By Maxamed Daahir Afrax, PhD
All writers begin with the literary tradition they inherit, no matter what they do to it, and they write for an audience educated to respond in particular ways. What is significant about the first novels is that writers used materials and techniques from older literary forms to provoke a new kind of response. Later in the genre’s development, when the audience knew how to respond in a new way, elements from more traditional kinds of literature gradually disappeared. Kongsberg
What Kongsberg has observed above, in his study of the development of the English novel, is also observable in the development and the nature of contemporary Somali literature. As stated above, one striking feature of contemporary Somali literature is the use of materials and techniques derived from older forms of Somali oral culture. Dramatists, poets and fiction writers all employ this kind of familiar elements in treating topical issues of immediate relevance to the social and political realities of modern Somali society, a characteristic feature which modern Somali literature shares with other literary traditions elsewhere in Africa; e.g. the Yoruba Travelling Theatre in Nigeria (Ogumbiyi 1982; Etherton 1982; Fiebach 1996); Hausa theatre in Niger; (Beik, 1987) and the Concert Party in several West African countries (Kerr 1995).
The union of these two seemingly contrasting sets of elements (traditional and modern) is what gives the Somali literature under discussion its characteristic feature of being an art in transition. It should also be seen as an art in transition in the sense that it represents the experience of a society in transition; or, in other words, this form of literature came as the cultural expression of a moment of transition in the development of Somali society.
As representatives of both sides of this moment of transition, the new literary creators struggle to establish an equilibrium between the old/the familiar and the new in a balanced combination acceptable to their – also transitional – recipients. In the words of poet/playwright Siciid Saalax Axmed, who uses a familiar Somali metaphor: ‘we know our guests (i.e. audience), we are aware of their changing taste, we therefore offer them a new meal served in there own old plates’
Here, I must hasten to point out that not all Somali playwrights or poets do this as consciously as does Siciid Saalax, a graduate and educator, or someone like Wole Soyinka who purposefully ‘scouts the Yoruba oral narrative tradition to derive a figure who would represent the painful dualities of existence and the revolutionary urge to grapple persistently with the mess of society and menace of existence.’ (Okpewho, 1983:2)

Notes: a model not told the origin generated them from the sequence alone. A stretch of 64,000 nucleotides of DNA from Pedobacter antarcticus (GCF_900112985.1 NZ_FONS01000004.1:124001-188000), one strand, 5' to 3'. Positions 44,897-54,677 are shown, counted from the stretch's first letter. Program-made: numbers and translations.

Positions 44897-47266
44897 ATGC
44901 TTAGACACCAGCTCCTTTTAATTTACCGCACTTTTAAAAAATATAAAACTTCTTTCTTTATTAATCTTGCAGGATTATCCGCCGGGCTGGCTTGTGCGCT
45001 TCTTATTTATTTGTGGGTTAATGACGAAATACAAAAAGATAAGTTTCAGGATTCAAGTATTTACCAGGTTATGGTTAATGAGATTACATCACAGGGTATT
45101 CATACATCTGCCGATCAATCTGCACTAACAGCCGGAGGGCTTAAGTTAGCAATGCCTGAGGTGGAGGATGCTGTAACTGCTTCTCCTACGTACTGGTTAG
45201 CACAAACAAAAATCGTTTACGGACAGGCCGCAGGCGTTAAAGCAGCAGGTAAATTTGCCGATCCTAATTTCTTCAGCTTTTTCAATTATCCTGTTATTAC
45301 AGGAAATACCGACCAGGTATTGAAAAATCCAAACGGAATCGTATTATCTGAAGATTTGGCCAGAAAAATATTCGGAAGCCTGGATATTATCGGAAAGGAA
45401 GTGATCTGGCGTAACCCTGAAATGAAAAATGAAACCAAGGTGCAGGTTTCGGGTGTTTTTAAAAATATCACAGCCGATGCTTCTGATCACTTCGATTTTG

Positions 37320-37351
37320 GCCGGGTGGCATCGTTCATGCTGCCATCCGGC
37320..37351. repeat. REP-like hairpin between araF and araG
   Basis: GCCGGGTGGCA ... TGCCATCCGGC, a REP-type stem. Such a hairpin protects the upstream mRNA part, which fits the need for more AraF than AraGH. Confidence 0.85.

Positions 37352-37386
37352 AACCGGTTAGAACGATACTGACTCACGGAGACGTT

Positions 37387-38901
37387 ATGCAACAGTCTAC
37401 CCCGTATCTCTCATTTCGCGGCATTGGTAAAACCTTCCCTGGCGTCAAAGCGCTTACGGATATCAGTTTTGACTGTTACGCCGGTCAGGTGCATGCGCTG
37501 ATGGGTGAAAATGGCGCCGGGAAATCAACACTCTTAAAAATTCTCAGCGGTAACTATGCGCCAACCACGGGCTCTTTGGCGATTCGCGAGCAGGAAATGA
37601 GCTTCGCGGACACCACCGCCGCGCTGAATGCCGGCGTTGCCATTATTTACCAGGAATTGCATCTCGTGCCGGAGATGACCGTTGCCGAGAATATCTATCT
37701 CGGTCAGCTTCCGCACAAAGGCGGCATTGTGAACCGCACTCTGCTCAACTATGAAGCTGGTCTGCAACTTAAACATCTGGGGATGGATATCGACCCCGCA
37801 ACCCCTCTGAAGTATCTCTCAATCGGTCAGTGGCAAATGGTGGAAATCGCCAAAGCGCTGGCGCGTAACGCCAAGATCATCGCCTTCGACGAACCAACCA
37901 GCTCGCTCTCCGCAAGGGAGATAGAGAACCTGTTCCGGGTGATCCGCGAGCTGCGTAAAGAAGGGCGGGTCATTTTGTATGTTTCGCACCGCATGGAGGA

As a matter of fact, Siciid Saalax represents a minority of Somali playwrights with formal education up to university level; and he belongs more to the few script-based theatre practitioners than to the majority dramatists who largely rely on traditional oral methods of production and who generally maintain stronger links with tradition. The majority are people who spent a part of their early lives in a rural environment where they cherished the Somali traditional culture and then moved to the city and became part and parcel of a new reality characterised by conflicting values and social contradictions. On the one hand, these literary creators are firmly tethered to their traditional roots and on the other, they have to be responsive to the needs and pressures of the day-to-day life in a half-traditional urban setting of which they are now an integral part.
Hence, the transitional characteristic of the post-independence Somali drama must be understood against this background, i.e. as emanating from the nature of its practitioners being themselves transitional artists, as well as from the inspiration of the prevailing general conditions, but not as the result of any conscious plan or long-term strategy.
What has been said about the Somali dramatists of the post-independence period is also applicable to the poets and fiction writers belonging to the same era; for the simple reason that they, like the dramatists, operate under the influence of tradition and modern urban life, as we shall see shortly.
It is relevant to note here that the practice of employing materials and techniques inherited from the past, to deal with issues relevant to the present, is itself inherited from Somali traditional oral literature. Almost all forms of oral literature, such as poetry, prose narratives and proverbs, have used materials derived from earlier works or inspired by established Somali heritage. Different forms of Somali literature, (both old and new) also tend to be interdependent, in the sense that they utilise each other in an interweaving fashion, as will be illustrated shortly. For instance, poets make extensive use of proverbs, while on the other hand, most proverbs are structured in a poetic form, using such poetic techniques as alliteration and metric patterns. Drama too relies on poetry and proverbs to convey its central messages.
Maxamed Daahir Afrax, PhD
Email: [email protected]
Maxamed Daahir Afrax/Mohamed Dahir Afrah is a prolific writer, journalist and researcher who widely writes on Somali culture and society in Somali, English and Arabic. He holds a PhD in African Studies from the University of London. A former MP and cabinet minister in Somalia’s TNG, Afrax now serves as the President of the Intergovernmental Academy of Somali Language and as Honorary President of the Somali-speaking Centre of Pen International which he founded in London in 1996. He is also founder-editor of Hal-abuur International Journal of Somali Literature and Culture and a contributor to WardheerNews.
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